Howard Barker invented an entire genre called “The Theatre of Catastrophe.” He takes inspiration from the most horrific of historical events and shows them to his audience openly. By often writing characters that are imperfect or anti-heroic he invites his audiences to make their own judgments and fall into discourse among themselves. Barker is noted for his rejection of Realism’s goal to evoke a common reaction from a crowd; we all take what we take from a play and the experienced truth lies across a spectrum. In terms of content, however, Barker is not shy of creating hardship and exacting images. He takes advantage of his character’s trust in the world, describes the smell of battlefields, makes old flesh wounds into important character traits, he even pours a wave of horse blood across a huddled group of desperate workers, all to create conflict and imperfection. His play The Europeans, he even has a rapped woman give birth, on the stage. Sparring no expense for the best of a show.
Orestes and The Tutor arrive in the city of Argos. The Tutor complains that the city is unpleasant and that the Argives are unfriendly, but Orestes says that he was born there. Jupiter approaches them disguised as a man and tells them the history of Argos: fifteen years ago, Queen Clytemnestra and the present King Aegistheus murdered Agamemnon, the old king and Clytemnestra's husband. The Argives all knew what would happen but did not try to prevent it. Instead of punishing them, the gods sent flies to torment the city. Since the murder, the Argives have been living in remorse, attempting to atone for their sins.
The Ghost Sonata: The Ghost Sonata is one of August Strindberg's "Chamber Plays," a series of short, simple dramas he wrote for his 161-seat Intimate Theatre, which opened its doors in Stockholm, Sweden in 1907. The plays were inspired by the chamber music of composers like Joseph Haydn, Wolfgang Amadeus Mozart, and Ludwig van Beethoven. Strindberg created The Ghost Sonata with Beethoven's Geistertrio, Opus 70, No. 1, in D Major in mind, and the play echoes the style of the music. It creates an atmosphere by repeating various themes, rather than developing a story through conventional portrayals of character and a linear plot. The themes of The Ghost Sonata mainly relate to secrets, illusions, and the disappointments and tragedies of life, and it is the revelation of these terrible details of the characters' past lives that form the action of the play.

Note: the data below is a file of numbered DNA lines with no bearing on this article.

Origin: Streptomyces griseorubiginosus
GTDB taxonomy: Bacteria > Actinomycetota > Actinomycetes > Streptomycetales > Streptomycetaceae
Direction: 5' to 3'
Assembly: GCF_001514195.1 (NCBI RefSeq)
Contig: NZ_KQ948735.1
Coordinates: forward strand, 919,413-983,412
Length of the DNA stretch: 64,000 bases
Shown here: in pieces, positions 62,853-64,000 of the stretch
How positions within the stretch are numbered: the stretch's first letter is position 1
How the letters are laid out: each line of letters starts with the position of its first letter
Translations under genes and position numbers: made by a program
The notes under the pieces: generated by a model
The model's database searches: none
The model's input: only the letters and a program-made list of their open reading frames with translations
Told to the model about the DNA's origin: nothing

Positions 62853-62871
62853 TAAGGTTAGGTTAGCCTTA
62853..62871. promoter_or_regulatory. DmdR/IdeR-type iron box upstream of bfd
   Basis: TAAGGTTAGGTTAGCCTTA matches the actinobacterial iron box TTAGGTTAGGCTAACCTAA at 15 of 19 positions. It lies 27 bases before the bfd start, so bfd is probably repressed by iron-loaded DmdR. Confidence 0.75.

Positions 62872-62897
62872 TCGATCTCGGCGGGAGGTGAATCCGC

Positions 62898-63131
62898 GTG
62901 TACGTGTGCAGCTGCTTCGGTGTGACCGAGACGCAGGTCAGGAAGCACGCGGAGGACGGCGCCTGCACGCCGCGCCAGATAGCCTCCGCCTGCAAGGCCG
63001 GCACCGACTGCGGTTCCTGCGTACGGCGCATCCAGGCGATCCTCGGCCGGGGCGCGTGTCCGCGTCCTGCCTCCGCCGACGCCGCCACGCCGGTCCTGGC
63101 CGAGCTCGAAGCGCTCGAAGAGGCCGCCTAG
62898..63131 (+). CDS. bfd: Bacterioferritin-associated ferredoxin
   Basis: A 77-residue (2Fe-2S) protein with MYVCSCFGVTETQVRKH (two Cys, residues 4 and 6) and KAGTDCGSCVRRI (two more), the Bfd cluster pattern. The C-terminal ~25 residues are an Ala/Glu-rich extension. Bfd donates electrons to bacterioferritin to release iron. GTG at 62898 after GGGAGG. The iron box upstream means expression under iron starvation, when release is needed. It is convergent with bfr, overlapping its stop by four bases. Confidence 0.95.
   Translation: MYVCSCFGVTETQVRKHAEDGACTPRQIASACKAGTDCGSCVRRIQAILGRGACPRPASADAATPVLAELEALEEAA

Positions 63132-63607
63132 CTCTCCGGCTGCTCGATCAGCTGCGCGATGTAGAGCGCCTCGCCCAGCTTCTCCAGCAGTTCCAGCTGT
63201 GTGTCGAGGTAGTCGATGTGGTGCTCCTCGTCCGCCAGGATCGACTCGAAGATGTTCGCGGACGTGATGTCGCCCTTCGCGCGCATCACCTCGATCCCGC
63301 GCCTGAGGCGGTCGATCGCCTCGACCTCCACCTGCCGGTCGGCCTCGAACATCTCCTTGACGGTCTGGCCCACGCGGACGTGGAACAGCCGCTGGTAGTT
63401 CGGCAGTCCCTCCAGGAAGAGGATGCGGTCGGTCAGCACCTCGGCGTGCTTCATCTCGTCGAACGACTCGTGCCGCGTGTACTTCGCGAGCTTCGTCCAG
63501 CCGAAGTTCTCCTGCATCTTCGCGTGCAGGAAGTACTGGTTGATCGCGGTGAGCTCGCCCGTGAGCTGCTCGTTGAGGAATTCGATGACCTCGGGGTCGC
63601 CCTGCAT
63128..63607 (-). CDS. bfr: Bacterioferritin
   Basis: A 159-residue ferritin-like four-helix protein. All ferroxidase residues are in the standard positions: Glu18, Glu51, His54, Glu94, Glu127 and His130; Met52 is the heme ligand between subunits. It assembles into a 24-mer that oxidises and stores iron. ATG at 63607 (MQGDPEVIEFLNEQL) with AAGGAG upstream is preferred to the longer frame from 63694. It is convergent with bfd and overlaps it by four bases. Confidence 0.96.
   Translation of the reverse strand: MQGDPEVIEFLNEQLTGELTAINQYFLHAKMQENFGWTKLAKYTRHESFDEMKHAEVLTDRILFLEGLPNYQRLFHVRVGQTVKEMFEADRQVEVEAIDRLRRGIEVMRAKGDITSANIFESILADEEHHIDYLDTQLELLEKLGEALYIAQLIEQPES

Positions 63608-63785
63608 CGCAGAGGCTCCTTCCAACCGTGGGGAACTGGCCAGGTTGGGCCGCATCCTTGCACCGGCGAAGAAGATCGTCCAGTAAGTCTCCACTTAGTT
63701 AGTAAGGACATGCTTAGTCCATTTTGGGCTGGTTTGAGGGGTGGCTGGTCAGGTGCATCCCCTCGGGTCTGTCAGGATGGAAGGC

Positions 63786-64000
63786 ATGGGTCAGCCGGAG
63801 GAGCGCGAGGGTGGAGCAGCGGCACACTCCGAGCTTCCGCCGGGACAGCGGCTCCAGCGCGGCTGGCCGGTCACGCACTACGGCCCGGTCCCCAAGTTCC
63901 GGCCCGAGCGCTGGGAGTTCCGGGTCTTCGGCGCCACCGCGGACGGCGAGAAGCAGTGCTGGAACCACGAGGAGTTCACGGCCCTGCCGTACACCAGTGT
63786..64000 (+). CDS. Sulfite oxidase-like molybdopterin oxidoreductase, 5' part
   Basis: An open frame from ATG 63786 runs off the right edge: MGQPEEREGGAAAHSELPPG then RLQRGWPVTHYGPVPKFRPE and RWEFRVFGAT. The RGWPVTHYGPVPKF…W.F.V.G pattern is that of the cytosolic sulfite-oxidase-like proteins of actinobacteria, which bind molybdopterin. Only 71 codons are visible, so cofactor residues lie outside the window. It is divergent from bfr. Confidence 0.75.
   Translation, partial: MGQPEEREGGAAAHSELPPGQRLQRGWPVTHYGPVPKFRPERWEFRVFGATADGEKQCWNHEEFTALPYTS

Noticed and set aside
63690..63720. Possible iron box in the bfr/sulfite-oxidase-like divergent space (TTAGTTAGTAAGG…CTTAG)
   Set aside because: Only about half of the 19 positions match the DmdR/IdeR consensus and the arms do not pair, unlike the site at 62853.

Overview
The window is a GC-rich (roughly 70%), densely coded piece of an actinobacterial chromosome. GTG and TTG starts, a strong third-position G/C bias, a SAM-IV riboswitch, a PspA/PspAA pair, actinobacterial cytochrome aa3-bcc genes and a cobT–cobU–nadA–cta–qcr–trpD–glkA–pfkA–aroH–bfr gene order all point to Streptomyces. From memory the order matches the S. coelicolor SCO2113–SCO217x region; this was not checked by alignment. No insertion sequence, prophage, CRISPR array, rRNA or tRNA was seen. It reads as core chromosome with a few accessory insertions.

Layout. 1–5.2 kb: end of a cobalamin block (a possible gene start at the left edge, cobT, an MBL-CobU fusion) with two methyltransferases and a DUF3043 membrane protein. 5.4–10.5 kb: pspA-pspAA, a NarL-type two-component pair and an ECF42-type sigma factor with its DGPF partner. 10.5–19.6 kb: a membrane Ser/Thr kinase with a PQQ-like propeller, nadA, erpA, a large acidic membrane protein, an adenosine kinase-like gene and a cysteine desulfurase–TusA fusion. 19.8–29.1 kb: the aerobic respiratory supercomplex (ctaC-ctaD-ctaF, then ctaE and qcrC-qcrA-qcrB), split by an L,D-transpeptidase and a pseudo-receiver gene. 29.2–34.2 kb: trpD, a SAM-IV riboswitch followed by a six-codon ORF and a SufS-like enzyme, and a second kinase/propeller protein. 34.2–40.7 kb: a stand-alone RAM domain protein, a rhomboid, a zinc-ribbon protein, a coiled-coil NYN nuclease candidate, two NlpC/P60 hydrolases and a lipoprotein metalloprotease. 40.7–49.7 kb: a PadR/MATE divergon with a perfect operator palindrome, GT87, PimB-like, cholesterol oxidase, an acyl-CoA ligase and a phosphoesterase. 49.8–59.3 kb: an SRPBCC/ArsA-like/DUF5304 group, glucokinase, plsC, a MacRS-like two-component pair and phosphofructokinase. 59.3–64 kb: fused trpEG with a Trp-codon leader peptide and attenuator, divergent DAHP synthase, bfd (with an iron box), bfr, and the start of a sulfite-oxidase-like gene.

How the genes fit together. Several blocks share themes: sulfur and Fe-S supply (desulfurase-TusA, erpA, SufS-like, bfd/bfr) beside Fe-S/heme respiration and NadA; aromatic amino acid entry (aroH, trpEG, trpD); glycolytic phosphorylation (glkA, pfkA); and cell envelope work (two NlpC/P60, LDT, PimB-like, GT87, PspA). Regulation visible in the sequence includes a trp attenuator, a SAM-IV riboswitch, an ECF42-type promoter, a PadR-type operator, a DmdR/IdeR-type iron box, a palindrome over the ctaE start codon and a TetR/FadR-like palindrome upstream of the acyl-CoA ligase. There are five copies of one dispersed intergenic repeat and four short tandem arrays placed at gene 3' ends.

Vassa Zheleznova is a woman of iron will and a powerful matriarch. Her tragedy, however, is to see her family destroyed by the very bourgeois values that she seeks to preserve. Tania Alexander and Tim Suter’s is the first English translation of the original version of Gorky’s play which is an attack on the corruption of human decency by materialism, ambition and greed
Realism characters are believable, everyday types costumes are authentic the realist movement in the theatre and subsequent performance style have greatly influenced 20th century theatre and cinema and its effects are still being felt today triggered by Stanislavski’s system of realistic acting at the turn of the 20th century, America grabbed hold of its own brand of this performance style (American realism) and acting (method acting) in the 1930s, 40s and 50s (The Group Theatre, The Actors Studio) stage settings (locations) and props are often indoors and believable the ‘box set’ is normally used for realistic dramas on stage, consisting of three walls and an invisible ‘fourth wall’ facing the audience settings for realistic plays are often bland (deliberately ordinary), dialogue is not heightened for effect, but that of everyday speech (vernacular) the drama is typically psychologically driven, where the plot is secondary and primary focus is placed on the interior lives of characters, their motives, the reactions of others etc. realistic plays often see the protagonist (main character) rise up against the odds to assert him/herself against an injustice of some kind (eg. Nora in Ibsen’s A Doll’s House) realistic dramas quickly gained popularity because the everyday person in the audience could identify with the situations and characters on stage Norwegian playwright Henrik Ibsen (A Doll’s House, Hedda Gabler) is considered the father of modern realism in the theatre